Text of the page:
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9/8/2005 5:10:12 AM

 
Maria Melnyk   Hi, Jerry. I'm well aware that flashes can be bounced, and I do a lot of that too. I carry one camera with a flash mounted on a bracket and the other camera does not have a bracket attached. I was referring to newer photographers who take a vertical photo with a flash mounted directly on the camera. With the whole thing turned to the side you will get side shadows.

I am more of a traditional photographer, with only some PJ. This is what most of the studios I work for require of me. Plus, they require their photographers to shoot with a bracket. When I do my own weddings, though, I have a little bit more control, and make more use of the ambient light.

Sorry I didn't clarify that sooner.


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9/8/2005 11:17:20 AM

 
Kerry L. Walker   Jerry, I have to disagree with you here.

"Just bounce. There is always something to bounce from."

Not necessarily. Sometimes the ceiling is too tall, the wrong color, textured, or the wall too far away, etc.

"And my opinion about a phtoographer with a bracket...well, professional is not the word I would use. I tend to think more along the lines that they don't really know how to use flash and therefore just put it up on a bracket. It's not always the case, but 9 times out of ten, it's dead right on."

The results are what make a professional, not the equipment.

"If you enjoy the height, just hold the flash in your hand. This way you get more control and height."

While holding a 4 lb. camera? It's a lot easier to have the flash on a bracket.

"I try to be as unobtrusive as possible. I was telling my clients that I was shooting PJ, then showing up with a bracket and big lenses with lens hood, what a joke. How can you be PJ with that kind of set up?"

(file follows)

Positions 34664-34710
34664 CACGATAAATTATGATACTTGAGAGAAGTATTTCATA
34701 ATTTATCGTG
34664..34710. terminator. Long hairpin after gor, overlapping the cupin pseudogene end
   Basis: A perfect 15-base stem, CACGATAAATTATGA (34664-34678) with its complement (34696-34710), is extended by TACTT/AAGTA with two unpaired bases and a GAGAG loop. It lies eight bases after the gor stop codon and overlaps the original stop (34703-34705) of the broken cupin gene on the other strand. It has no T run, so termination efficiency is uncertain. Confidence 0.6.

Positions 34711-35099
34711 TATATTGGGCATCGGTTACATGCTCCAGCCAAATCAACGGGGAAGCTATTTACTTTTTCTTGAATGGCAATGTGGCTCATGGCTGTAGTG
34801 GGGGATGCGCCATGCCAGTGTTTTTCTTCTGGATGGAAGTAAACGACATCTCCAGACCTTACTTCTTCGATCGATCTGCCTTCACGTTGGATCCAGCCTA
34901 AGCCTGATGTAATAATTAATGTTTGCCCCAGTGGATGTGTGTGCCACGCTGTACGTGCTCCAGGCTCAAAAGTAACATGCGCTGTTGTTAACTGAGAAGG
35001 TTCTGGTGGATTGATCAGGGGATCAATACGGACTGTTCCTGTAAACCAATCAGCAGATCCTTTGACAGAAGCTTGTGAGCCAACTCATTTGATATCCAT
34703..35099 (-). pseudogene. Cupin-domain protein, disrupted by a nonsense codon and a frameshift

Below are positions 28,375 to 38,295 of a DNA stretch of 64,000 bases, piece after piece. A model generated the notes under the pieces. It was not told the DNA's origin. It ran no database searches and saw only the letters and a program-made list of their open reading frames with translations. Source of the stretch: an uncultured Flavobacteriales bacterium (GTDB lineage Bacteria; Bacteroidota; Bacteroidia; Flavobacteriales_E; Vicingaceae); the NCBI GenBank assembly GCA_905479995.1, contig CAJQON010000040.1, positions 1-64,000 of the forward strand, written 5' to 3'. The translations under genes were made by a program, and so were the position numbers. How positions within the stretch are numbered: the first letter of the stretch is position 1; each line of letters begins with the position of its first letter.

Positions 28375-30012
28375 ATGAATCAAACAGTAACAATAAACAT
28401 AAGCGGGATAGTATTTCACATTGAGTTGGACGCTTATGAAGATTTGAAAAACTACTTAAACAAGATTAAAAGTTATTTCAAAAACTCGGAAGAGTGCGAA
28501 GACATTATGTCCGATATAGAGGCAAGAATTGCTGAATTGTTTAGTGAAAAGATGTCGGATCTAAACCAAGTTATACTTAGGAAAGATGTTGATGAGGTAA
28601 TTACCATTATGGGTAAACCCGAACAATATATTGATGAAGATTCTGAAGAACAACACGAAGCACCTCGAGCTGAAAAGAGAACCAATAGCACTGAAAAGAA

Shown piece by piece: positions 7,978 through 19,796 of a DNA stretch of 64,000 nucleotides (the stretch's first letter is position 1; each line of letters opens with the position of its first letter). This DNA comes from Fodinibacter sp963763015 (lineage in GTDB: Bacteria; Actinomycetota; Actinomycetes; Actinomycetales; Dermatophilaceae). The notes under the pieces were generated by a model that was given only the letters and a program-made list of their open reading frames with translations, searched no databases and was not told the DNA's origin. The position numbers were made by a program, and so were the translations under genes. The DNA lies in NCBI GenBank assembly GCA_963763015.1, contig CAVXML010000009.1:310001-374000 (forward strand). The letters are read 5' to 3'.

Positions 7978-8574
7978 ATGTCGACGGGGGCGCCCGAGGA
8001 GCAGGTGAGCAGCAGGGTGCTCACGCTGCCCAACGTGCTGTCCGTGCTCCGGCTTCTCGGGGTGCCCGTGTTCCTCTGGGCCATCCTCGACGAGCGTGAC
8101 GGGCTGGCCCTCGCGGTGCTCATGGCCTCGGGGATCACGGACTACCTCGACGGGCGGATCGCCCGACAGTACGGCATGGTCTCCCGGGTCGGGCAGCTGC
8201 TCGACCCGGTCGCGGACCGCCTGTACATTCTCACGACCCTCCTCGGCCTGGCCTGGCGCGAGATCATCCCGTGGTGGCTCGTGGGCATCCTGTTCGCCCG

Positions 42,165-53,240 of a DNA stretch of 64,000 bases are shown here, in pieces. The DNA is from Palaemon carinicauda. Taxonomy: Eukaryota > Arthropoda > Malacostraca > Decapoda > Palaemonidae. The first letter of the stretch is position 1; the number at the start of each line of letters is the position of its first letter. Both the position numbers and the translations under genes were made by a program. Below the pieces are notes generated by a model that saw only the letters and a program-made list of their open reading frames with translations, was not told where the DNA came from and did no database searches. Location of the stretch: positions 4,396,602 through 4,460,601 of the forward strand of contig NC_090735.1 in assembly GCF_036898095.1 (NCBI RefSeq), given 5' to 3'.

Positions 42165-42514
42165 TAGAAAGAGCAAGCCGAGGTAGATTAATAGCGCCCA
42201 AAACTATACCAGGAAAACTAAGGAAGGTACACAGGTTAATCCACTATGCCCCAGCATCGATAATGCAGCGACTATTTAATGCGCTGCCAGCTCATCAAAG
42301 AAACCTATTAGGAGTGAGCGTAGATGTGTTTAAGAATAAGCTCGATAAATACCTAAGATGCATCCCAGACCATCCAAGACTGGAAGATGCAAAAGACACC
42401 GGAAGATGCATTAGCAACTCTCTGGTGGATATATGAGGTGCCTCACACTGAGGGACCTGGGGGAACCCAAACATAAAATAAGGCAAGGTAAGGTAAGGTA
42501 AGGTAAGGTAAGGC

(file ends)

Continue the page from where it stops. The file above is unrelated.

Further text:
Photojournalists used to use a 4x5 Speed Graphic with flash bulbs (many, many years ago) and they were professional. Again, it is the results that count, not the equipment.

"Anyway, I've learned alot since then, and use absolute minimal equipment and do a better job now than I ever have."

No arguement here. Each person picks his/her own equipment and way to shoot.

"Using flash is not about getting the light up high, it's about understanding where the light needs to be and getting it there. Usually just kissing the subject with flash is enough. The ambient light does the rest for me."

Agree with you here.


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9/8/2005 1:15:28 PM

 

BetterPhoto Member Since: 10/28/2003
  Hey Kerry, you probably caught that I'm not a fan of the bracket.

Whenever someone says, 'but it makes you look more professional', I have to respond. I hear people say that all the time when explaining why they may use a power booster, or a vertical grip, or a bracket, or more tricks or gadgets. Meanwhile, some of the best photojournalists in the world use tiny little silent Leicas with a 50mm lens and take pictures that make your jaw drop. I guess these guys are not professional...
http://www.jeffascough.com or http://www.paulfgero.com

Both these guys hardly use flash at all, and when they do, it's absolutely necessary. And, they defintely don't use a bracket. Hell, I heard Jeff say that he doesn't even like to use a sunshade because it draws too much attention.


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9/8/2005 3:28:48 PM

 
Kerry L. Walker   I agree with you there. The results, not the appearance is what counts. Nobody knows that Leica is a $4,000.00 investment but it sure does produce results in the right hands. I use a bracket because it makes my job easier.


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9/8/2005 7:52:13 PM

 

BetterPhoto Member Since: 10/28/2003
  Kerry, LOL, which is why I don't ;)


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9/8/2005 9:30:56 PM

 
Kerry L. Walker   Man, I wish we could shoot one together. We would have a ball!

Back when I started shooting (with a Yachicamat TLR) if you wanted flash, you had to have a bracket and a pc cord. I shot my first wedding with a Rollei TLR (again with a bracket and pc cord) and later used a Mamiya C33 (still no hot shoe) so I got used to a bracket.

BTW, for you youngsters, pc had nothing to do with a personal computer. Back then, the closest anyone came to having a personal computer was a slide rule (don't ask). LOL


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9/9/2005 6:59:38 AM